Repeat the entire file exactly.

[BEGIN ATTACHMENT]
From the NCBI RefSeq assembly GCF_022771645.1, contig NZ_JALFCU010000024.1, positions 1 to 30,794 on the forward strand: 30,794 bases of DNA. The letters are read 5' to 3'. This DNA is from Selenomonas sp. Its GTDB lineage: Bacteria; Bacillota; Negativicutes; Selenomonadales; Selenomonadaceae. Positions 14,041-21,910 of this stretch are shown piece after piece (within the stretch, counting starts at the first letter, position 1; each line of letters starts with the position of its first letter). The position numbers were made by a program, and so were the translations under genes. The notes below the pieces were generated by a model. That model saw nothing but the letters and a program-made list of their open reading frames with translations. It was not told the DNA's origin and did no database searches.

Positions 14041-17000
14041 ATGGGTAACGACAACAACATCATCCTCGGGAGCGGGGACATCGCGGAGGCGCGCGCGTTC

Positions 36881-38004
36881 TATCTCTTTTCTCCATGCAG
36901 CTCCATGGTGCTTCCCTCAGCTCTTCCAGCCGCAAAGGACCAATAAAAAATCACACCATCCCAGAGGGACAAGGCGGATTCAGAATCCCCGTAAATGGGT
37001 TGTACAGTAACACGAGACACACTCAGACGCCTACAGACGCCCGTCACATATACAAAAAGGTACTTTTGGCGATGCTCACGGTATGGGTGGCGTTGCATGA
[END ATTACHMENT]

From the NCBI RefSeq assembly GCF_022771645.1, contig NZ_JALFCU010000024.1, positions 1 to 30,794 on the forward strand: 30,794 bases of DNA. The letters are read 5' to 3'. This DNA is from Selenomonas sp. Its GTDB lineage: Bacteria; Bacillota; Negativicutes; Selenomonadales; Selenomonadaceae. Positions 14,041-21,910 of this stretch are shown piece after piece (within the stretch, counting starts at the first letter, position 1; each line of letters starts with the position of its first letter). The position numbers were made by a program, and so were the translations under genes. The notes below the pieces were generated by a model. That model saw nothing but the letters and a program-made list of their open reading frames with translations. It was not told the DNA's origin and did no database searches.

Positions 14041-17000
14041 ATGGGTAACGACAACAACATCATCCTCGGGAGCGGGGACATCGCGGAGGCGCGCGCGTTC

Positions 36881-38004
36881 TATCTCTTTTCTCCATGCAG
36901 CTCCATGGTGCTTCCCTCAGCTCTTCCAGCCGCAAAGGACCAATAAAAAATCACACCATCCCAGAGGGACAAGGCGGATTCAGAATCCCCGTAAATGGGT
37001 TGTACAGTAACACGAGACACACTCAGACGCCTACAGACGCCCGTCACATATACAAAAAGGTACTTTTGGCGATGCTCACGGTATGGGTGGCGTTGCATGA